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Climate Change, Scepticism and What it All Means

Updated on May 15, 2019
Eoin Cunningham profile image

Eoin is an Undergraduate student studying Geography in the National University of Ireland Galway.

What You Need to Know

The research is now clear and indisputable that human activity is directly affecting our climate. Greenhouse gas emissions have been rising since the beginning of the industrial revolution in the mid-twentieth century and will continue to do so unless humanity is willing to change its behavioural systems, put aside its differences and take affirmative action to stop the rot before it is too late.

During the industrial revolution, the resources of the earth were heavily extracted for economic gain, a trend which has continued to this day and is showing no signs of letting up. These resources include fossil fuels such as oil and coal, which are well known to contain high amounts of greenhouse gases which are released back into the atmosphere when they are consumed. These resources were used then and are still being used now to generate energy, which is vital for economic growth and to fuel our high consumption lifestyles. It is no coincidence world superpowers share one thing in common, an abundance of natural resources at their disposal.

The Stern review conducted in 2006 forecast that if we continue to exploit our planet for short term economic gain, then average temperatures could rise by 5°C above pre-industrial levels. The level of carbon dioxide equivalent in the atmosphere before the industrial revolution was found to amount to 280 parts per million. The Stern review states that current levels of carbon dioxide equivalent per million parts in the atmosphere equate to 430. The report notes that failure to keep carbon dioxide equivalent in the earth's atmosphere to between 450 and 550 parts per million will almost certainly have a drastic effect on not only the planet but the species which inhabit it, that includes human beings.


Why You Should Care

To some of you, an increase in temperature sounds like music to your ears. An excuse to go day drinking in the beer garden, a day out to the beach and not too mention the now endless possibilities for you to get a sizzling tan. However, the reality is much more tragic.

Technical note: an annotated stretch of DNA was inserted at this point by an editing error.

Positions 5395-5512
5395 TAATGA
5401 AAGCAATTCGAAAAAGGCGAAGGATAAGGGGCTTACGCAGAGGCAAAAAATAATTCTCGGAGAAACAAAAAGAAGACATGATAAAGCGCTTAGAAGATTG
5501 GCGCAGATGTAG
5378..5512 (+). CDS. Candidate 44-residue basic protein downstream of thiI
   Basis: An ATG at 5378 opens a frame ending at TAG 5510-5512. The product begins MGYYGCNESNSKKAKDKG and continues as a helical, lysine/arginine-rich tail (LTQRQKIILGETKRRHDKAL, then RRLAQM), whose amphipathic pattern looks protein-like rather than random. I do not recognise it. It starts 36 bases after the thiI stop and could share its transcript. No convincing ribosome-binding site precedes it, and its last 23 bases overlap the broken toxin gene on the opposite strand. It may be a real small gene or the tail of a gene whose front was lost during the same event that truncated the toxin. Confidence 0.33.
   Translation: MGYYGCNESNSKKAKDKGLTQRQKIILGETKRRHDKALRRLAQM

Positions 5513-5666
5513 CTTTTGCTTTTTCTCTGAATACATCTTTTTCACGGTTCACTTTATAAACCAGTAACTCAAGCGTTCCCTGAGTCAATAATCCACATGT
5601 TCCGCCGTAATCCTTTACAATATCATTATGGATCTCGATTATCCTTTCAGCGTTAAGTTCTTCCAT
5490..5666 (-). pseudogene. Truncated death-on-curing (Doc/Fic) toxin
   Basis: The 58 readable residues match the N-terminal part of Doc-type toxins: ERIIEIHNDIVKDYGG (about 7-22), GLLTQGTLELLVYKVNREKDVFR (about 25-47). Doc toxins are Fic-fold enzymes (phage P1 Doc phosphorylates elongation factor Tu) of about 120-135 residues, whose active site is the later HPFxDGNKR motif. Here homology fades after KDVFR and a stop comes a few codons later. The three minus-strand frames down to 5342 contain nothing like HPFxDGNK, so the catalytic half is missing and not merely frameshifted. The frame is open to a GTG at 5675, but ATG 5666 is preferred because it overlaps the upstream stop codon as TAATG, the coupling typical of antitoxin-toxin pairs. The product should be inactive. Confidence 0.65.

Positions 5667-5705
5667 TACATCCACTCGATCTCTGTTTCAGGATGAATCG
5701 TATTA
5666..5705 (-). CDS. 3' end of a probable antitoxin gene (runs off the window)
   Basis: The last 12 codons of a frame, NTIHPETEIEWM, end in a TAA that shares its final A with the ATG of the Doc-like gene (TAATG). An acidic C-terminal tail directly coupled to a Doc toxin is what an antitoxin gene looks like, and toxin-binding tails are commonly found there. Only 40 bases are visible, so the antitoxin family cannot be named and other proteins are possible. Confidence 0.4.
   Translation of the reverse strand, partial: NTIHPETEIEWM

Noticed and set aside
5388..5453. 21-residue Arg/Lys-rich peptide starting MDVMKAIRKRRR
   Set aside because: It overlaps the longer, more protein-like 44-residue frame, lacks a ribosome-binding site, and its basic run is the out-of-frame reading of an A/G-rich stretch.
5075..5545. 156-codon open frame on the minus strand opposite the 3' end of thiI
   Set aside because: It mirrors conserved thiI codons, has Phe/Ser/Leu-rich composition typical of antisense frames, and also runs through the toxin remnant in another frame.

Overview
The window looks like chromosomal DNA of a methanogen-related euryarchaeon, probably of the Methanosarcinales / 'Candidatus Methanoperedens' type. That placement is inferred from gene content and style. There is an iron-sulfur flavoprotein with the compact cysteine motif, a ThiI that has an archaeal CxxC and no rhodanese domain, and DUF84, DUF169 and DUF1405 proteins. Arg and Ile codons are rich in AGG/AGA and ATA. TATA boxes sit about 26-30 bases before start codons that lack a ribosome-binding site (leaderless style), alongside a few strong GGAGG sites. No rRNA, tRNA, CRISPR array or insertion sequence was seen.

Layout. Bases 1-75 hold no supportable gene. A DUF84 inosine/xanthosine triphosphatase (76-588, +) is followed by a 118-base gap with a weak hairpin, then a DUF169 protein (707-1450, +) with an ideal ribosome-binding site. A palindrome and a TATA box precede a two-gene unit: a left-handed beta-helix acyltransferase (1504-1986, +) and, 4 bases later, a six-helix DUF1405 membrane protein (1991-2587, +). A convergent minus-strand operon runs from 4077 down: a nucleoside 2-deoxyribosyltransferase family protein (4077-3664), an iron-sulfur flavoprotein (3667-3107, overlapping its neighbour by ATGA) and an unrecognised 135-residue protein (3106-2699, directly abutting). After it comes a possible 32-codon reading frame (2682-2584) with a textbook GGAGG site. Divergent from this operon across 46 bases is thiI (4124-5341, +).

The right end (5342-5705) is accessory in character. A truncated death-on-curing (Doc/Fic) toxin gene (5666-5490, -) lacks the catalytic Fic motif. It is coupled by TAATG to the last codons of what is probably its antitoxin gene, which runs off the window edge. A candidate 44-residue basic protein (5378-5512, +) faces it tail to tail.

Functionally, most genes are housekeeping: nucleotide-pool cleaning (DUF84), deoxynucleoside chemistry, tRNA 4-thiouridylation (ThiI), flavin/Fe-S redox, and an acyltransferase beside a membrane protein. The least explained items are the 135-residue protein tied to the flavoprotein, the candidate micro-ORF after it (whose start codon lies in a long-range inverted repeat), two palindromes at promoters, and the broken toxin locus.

Climate change is not a simple or fixed entity. An artificial increase in the earth's temperature does not equate to warmer temperatures from day to day. It is a complex, dynamic and unknown process which will have permanent and uncontrollable effects. Regions of the world, which already suffer from adverse weather conditions will see the frequency and intensity of these anomalies increase significantly.

As it stands, many areas of the world cannot deal with natural phenomenons such as flooding and coastal erosion. Take iconic cities such as London and Amsterdam, for example. Global Warming of the extortionate level suggested would give way to sea level rise which would render these cities uninhabitable.

The Stern review estimates that warming of 3°-4° will culminate in sea level rise, flooding and droughts of such magnitude that by the middle of the 21st century 200 million worldwide people will be displaced. The social equation of integrating minorities coming from the Global South to the Global North is already complicated enough as it is with people struggling to see past issues of ethnicity and race resulting in these people marginalised in their new-found communities. On top of the current problems add 200 million refugees, and you have a humanitarian, social and political crisis of biblical proportions.

Warming of 4°C is likely to affect Global food production negatively, and warming of 2° is anticipated to result in 15-40% of species facing extinction. So you can now add crop failure, the devastation that an exponential loss of species would cause to the global food chain as well as the failure of ecological, physical and aquatic systems into the equation now as well.

Everything in our ecosystems is interconnected. If plankton on the very bottom of the earth's ocean become extinct, then the smaller fish who eat them become extinct too because they no longer have a food source. The fish that rely on them as a food source then go extinct also, and the process continues in that vein until eventually, it begins to impact life on land. World hunger is already an issue, can you imagine what would happen if global fish stocks were depleted?


The Takeaway

Climate Change is a matter of the utmost importance and should be dealt with as such. It will affect all members of the human race and no amount of money or scepticism will change that. Action is needed now before it is too late.


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